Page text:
Publication date: December, 2008
Script/Pencils/Inks: Jim Lawson
Lettering: Eric Talbot
Frontispiece: Michael Dooney
Cover: Jim Lawson and Steve Lavigne
Frontispiece: Mike fails miserably at rhyming as he and his brothers build a gargantuan snowman on a rooftop.
It’s the holidays at the farm in Northampton and Casey has a plumber over to fix the water pressure. The plumber sends his teenage assistant, Brian, to the second floor to run one of the toilets. As Ryan passes Shadow’s bedroom, however, something catches his eye. On a shelf, he spots an original, mint in box, Li’l Orphan Alien doll (“Thrunknor”, specifically).
On the drive back, Brian asks his boss (Mr. Pittsinger), who the people that live on that farm are. Mr. Pittsinger explains that it’s just a husband, wife and little girl, and while they seem like nice folk, rumors tell of strange creatures prowling the woods around the place and unidentified individuals leaving the house at odd hours of the night.
When Brian gets home, he observes his collection of original Li’l Orphan Alien dolls; complete save for the absence of the elusive Thrunknor. Brian gets on the phone with his pal, Lenny, and tells him of his find. Apparently, Thrunknor had a limited production run cut short by news reports calling the toy “unlucky” (and eventually leading to the cancellation of the Li’l Orphan Alien line altogether). As a result, the toy goes for over $2,000 on the aftermarket! Hanging up, Brian ponders what he’ll do if he can’t convince the little girl who owns the toy to sell it to him.
While sleeping, Brian has a bizarre dream: Thrunknor appears to him, floating over his bed, and explains that the little girl who owns him does not appreciate him and that he belongs with Brian. Brian realizes what he must do.
The next day, Brian convinces/blackmails Lenny into coming with him to the Jones farm to steal the toy. As Casey and Shadow leave for their daily walk, Brian and Lenny move in. Brian uses a ladder to sneak into Shadow’s room while Lenny stands on watch. Brian snags his precious Thrunknor, but when he comes back down, he finds Lenny missing and several strange two-toed foot prints in the snow. He then spots four creatures in otherworldly armor standing on the roof of the barn. Brian drops the toy and runs away screaming from the “aliens”.
The four “aliens” then proceed into the barn, where they have Lenny bound with rope. The “aliens” prepare their “probe” (a vacuum cleaner), though they decline to use any lubricant. Arms still bound with rope, Lenny runs out of the barn, screaming. The “aliens” remove their armor (built from scrap metal), revealing themselves to be the Ninja Turtles. The Turtles proceed to have a good laugh.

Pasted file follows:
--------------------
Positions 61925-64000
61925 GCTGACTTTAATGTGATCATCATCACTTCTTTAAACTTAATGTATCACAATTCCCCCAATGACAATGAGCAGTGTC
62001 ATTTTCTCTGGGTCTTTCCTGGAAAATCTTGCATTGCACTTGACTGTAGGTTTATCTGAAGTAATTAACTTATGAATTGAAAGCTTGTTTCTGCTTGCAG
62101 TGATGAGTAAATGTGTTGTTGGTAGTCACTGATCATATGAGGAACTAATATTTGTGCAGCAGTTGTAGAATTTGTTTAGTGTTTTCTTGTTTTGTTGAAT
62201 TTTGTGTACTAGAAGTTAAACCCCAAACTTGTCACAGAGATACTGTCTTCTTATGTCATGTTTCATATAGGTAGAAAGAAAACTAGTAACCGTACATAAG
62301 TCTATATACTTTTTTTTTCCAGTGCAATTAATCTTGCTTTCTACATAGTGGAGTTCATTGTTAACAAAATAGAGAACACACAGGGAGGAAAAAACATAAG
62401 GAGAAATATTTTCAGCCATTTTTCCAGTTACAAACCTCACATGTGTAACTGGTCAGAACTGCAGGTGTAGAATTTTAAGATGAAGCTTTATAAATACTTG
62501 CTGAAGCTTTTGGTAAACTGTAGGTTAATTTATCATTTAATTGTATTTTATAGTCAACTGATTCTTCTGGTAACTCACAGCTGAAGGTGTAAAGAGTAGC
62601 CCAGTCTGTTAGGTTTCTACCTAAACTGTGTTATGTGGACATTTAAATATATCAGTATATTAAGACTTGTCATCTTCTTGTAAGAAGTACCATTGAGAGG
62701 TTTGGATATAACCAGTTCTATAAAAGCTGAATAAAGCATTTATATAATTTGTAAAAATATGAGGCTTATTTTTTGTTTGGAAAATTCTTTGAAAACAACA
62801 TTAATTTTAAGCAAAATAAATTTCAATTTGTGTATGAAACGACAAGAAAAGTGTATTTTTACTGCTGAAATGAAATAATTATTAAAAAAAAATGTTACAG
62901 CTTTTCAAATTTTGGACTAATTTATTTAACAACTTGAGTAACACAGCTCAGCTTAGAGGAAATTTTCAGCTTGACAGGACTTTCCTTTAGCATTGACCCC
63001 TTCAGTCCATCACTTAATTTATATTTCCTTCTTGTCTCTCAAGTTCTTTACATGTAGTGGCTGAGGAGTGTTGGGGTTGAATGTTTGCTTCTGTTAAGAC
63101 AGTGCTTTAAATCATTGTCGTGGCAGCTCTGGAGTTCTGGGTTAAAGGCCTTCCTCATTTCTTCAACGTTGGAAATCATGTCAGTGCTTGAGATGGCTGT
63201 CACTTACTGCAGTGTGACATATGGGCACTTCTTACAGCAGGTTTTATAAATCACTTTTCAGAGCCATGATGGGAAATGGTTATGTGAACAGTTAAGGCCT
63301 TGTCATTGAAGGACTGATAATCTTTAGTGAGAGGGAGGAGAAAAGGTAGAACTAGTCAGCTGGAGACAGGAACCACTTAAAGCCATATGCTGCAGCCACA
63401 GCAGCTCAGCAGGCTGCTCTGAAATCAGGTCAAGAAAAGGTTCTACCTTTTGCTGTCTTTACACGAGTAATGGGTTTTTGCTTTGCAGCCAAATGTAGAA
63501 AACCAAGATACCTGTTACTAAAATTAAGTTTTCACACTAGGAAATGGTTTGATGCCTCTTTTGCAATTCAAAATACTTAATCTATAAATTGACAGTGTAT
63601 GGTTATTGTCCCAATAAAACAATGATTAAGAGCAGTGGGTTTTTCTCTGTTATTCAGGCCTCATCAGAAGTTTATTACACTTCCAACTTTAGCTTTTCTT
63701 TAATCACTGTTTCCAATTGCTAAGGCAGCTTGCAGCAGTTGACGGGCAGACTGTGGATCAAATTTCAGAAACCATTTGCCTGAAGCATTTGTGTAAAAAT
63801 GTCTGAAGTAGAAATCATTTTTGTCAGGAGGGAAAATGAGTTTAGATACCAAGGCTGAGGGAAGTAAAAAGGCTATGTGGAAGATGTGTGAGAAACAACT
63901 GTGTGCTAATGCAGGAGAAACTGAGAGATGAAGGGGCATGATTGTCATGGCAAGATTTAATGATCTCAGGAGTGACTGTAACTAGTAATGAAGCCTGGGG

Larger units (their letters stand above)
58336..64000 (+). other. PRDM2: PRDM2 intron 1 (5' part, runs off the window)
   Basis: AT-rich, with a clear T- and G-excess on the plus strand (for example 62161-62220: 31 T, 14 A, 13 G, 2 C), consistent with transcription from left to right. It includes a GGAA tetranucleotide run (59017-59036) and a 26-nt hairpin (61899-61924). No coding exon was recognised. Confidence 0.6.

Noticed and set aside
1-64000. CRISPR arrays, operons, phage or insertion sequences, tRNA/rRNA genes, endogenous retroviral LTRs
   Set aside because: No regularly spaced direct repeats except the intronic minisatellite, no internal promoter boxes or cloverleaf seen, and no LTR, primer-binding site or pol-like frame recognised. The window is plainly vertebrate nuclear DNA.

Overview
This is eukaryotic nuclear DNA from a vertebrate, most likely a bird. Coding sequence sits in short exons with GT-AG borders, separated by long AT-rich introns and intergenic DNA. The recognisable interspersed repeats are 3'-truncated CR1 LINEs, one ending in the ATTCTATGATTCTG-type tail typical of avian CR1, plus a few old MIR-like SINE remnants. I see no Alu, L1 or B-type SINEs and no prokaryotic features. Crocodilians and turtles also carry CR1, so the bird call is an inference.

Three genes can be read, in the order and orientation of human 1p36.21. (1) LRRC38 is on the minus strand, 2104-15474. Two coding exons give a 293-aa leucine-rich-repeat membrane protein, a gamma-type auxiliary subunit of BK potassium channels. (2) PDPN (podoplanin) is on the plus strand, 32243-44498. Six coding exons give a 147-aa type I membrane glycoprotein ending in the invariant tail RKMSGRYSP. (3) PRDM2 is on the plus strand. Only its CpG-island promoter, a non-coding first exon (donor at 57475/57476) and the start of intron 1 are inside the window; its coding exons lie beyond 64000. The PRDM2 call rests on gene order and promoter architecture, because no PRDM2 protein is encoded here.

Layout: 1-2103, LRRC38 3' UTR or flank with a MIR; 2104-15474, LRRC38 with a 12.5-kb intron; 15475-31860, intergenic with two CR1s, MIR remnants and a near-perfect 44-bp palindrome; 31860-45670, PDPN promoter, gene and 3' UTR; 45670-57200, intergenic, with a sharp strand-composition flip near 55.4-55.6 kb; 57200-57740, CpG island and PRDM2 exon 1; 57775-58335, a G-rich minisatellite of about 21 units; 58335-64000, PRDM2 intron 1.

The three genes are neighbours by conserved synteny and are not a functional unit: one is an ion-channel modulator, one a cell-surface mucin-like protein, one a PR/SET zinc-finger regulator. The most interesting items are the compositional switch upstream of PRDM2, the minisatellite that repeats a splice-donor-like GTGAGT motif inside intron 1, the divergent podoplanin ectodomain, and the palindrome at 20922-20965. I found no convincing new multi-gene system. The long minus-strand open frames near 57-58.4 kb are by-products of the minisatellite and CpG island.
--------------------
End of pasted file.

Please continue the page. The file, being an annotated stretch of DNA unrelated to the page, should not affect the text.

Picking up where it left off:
Down the street, Casey and Shadow are returning home when Brian and Lenny run past them, screaming bloody murder. Shadow asks her dad what was wrong with those boys and Casey simply replies, “Sweetheart, all I know is this time of year makes people crazy”.
*This issue also contained the bonus stories, “This Mortal Shell” and “Ghosts of Christmas Past”, as well as a pin-up, “Usagi and Leo”, by Stan Sakai.
*Sakai previously provided a TMNT/Usagi pin-up in Tales of the TMNT (Vol. 2) #25.
*For what it’s worth, I think this story takes place the same December as Tales of the TMNT (Vol. 2) #65.
*The Turtles got their hands on a truckload of Li’l Orphan Alien dolls way back in Michaelangelo (microseries) #1.
*Brian mentions “Barlowe’s Guide to Alien Toys”, a spoof on the reference book, “Barlowe’s Guide to Extraterrestrials”.
It’s hard to believe that this story is 26 pages long, which is a few pages longer than the average comic you can buy on the stands today, as it whizzes by at a hurried pace. It’s very decompressed, but unlike some of Lawson’s other attempts at art and story decompression (Donatello: The Brain Thief), it works out far better.
The story focuses almost exclusively on Brian and his perspective of things, so the extra panels showing off the sci-fi memorabilia littering his room does a good job of giving the audience an idea of what this kid is like without too much crude exposition. His extended two-page phone call with Lenny might fill that “exposition” bracket, but it actually proves a useful tool in showing why a by-all-appearances normal kid who isn’t a thug or miscreant would resort to larceny (and the Turtles dish out a proper punishment; scaring him rather than beating the shit out of him).
As for the humor, I’ll admit that I got a chuckle out of the “no lubricant” gag, but even when the issue isn’t cracking jokes, the light-hearted tone and absurdity (such as the Thrunknor dream sequence) makes it an enjoyable read. The way Brian blackmails Lenny got a laugh out of me, too, for what it’s worth.
Though I doubt it was intentionally written as such, “Alien Invaders” actually compliments another Christmas-set story, “Cold, Cold Ice”, rather nicely. “Cold, Cold Ice” was a particularly sorrowful, soul-crushing tale, so reading it juxtaposed with this light and easygoing story makes the impact of that issue’s tragedy hit you even harder.
Also, this issue came with a sweet pin-up of Leo and Usagi fighting a dinosaur.
Grade: B- (as in, “But if they really wanted to scare the kid, they could’ve just made him watch ‘Secret of the Ooze’.”)